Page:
I attended CPR’s Directors Forum in Aberystwyth (Lab1 weekend and Gathering weekend). As far as I know, Tracy Evans and Lisa Wells attended the Lab2 and John McGrath attended the Gathering weekend, did I miss anyone else?
I found the Exploratory and Laboratories sections of the Lab days a great idea, inspiring, intense and worth every penny, even the long train journey. Meeting the other participants, intelligent, interesting and creative people from around the world, it was truly rewarding. I believe we all wished there would have been more of it, and explore further contemporary working approaches to today’s world of theatre and visual expression.
Over the three days on Lab1, I attended Paeder Kirk’s exploratory (Artistic Director of Mkultra Performance Group in London). We explored what he describes as ‘Chinese’s Whispers’, intimate one-to-one performances based on pre-produced technical audio-mix which can be played to just one person for a personal experience, or to several people via a first participant, a sort of small ‘guerrilla performance’. (Interesting article on yesterdays Times by Brian Logan comments on this new techno ‘interactive theatre’ or ‘social gaming’ experiences).
Sally Sussman exploratory (Australian Performance Exchange, Sydney) was very interesting. We explored the bargaining and negotiations necessary for the success of multicultural collaboration. Improvised exercises, designed to raise awareness of working/behaviour issues raised by intercultural working partners. Explored the necessary learning of personal and/or community rules of engagement as fundamental steps for interaction prior to collaboration.
Natalie Hennedige’s, Artistic Director of Cake Productions, Singapore, was a refreshing, youthful and truly enjoyable discovery.
I took part in Julian Maynard Smith’s Laboratory, (Station House Opera, UK) where three complete afternoons are spend working with same director and team. His gentle and playful personality, his observational and collaborative exploration of theme, in this case ‘the world of backwards’ slowly revealed the creation process of the company and his unconventional ‘joker’ approach to subject matter, as his trade mark breaking of rules in the relation between movement and space. By exploring all aspects of a theme through conventional discussions, sharing of experiences and then physical improvisations within the theme, a creative shape emerges which poses new challenges but determines the style of the next production. I am confident that our discoveries during the Laboratory will see its way into future company productions.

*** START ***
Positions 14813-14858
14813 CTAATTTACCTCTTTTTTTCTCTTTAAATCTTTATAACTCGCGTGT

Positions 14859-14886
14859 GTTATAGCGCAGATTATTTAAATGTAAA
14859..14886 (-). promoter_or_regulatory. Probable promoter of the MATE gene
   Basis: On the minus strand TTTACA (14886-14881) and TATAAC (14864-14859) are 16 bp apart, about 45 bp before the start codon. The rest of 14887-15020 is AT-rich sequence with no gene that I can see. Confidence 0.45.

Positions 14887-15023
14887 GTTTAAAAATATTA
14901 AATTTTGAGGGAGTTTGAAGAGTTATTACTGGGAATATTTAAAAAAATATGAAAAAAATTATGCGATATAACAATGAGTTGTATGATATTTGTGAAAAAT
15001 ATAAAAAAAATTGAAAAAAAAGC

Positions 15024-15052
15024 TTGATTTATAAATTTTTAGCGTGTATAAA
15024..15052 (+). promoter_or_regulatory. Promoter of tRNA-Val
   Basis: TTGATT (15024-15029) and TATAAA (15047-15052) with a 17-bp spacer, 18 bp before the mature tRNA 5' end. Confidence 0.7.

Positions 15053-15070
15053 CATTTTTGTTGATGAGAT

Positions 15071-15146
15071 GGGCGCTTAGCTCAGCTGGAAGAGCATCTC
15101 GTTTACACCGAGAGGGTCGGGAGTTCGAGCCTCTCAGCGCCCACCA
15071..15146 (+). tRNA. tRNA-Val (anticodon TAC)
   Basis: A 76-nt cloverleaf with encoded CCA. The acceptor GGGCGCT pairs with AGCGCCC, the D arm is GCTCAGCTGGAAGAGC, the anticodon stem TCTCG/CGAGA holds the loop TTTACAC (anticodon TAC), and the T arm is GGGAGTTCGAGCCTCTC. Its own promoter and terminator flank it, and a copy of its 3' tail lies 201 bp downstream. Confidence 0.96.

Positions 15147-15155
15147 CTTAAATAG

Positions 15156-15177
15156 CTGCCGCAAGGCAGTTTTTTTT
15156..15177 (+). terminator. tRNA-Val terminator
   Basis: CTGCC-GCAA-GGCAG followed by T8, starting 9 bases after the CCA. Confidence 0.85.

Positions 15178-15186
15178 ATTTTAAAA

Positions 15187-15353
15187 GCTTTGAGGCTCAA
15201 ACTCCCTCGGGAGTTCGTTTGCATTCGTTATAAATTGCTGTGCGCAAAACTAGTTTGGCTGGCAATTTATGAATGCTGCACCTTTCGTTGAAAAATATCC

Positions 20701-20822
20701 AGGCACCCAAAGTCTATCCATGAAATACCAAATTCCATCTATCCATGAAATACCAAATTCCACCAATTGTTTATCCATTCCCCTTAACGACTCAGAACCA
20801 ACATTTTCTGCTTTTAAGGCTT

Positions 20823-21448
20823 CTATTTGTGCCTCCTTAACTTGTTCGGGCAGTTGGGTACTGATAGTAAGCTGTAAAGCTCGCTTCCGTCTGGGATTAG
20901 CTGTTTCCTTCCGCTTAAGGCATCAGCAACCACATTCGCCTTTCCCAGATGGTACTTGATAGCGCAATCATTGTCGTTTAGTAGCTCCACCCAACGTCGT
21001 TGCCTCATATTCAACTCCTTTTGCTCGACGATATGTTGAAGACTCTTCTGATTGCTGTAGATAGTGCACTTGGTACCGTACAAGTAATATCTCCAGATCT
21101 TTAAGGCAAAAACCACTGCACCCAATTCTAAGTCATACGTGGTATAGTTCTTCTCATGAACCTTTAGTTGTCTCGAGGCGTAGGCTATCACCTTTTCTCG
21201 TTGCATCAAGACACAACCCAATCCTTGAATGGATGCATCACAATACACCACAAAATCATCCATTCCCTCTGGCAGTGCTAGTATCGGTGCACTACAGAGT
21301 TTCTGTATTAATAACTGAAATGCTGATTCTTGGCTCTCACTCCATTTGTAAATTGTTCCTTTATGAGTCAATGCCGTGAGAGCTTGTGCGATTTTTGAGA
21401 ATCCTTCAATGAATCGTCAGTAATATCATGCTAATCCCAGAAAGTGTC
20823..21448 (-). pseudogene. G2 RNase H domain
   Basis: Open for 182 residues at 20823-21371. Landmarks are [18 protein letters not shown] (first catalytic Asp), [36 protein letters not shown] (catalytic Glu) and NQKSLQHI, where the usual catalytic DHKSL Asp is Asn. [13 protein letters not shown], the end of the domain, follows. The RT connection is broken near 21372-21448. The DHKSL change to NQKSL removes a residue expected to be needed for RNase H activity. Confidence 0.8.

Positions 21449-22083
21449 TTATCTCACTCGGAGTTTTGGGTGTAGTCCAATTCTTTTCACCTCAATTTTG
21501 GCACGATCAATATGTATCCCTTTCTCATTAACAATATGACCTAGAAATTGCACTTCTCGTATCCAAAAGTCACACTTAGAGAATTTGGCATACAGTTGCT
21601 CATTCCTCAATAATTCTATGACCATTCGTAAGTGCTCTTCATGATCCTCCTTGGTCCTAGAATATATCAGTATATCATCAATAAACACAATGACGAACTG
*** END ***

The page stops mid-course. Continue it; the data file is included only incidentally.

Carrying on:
I was less enthusiastic about the Gathering on the final weekend and feel that the experience for the majority of participants would have been enhanced if there had been a greater balance with respect to both age and gender. I also feel that some of the guest speakers could have been better prepared with their subject matter – it is not easy listening to somebody reading long passages from a pre-prepared script.
Mike Pearson’s next NTW production ‘The Persians’ gathered most of the attention, primarily due to the unusual venue (the phantom village of Cilieni, owned by the Ministry of Defence and used for army training). Unfortunately, it ran into the time allotted to John McGrath, NTW Artistic Director who had little chance to talk about his own efforts, previous work and of course his vision for the future of NTW.
My most memorable impressions were of Anders Pulin (Sweden) Temporary National Theatre project, and Israeli Ruth Kanner Theatre Group’s whose charm and story telling-theatre techniques are worthy of note. Adrian Jackson’s sharing of Cardboard Citizens’ works brought an interesting perspective to the making of political theatre. It would have been interesting to share political theatrical experiences and views. When the day was over and we retreated to our B&B, most of us experienced a burst of energy that prompted a very passionate late night conversation by the fire.
Geographical Politics shaped the final hours: the difficulties from many European participants to return home are by now epic stories. At home we sheltered exciting new Bulgarian Director, Kalina Terziyska (Creative & Culture Zone), who took 5 days to get home.
As most women directors attending the Gathering expressed a desire to have our own encounter, soon, if you are reading this please be aware of next year’s 25th Magdalena Project Celebrations in Aberystwyth and Cardiff 12-21 August 2011. It’s a date.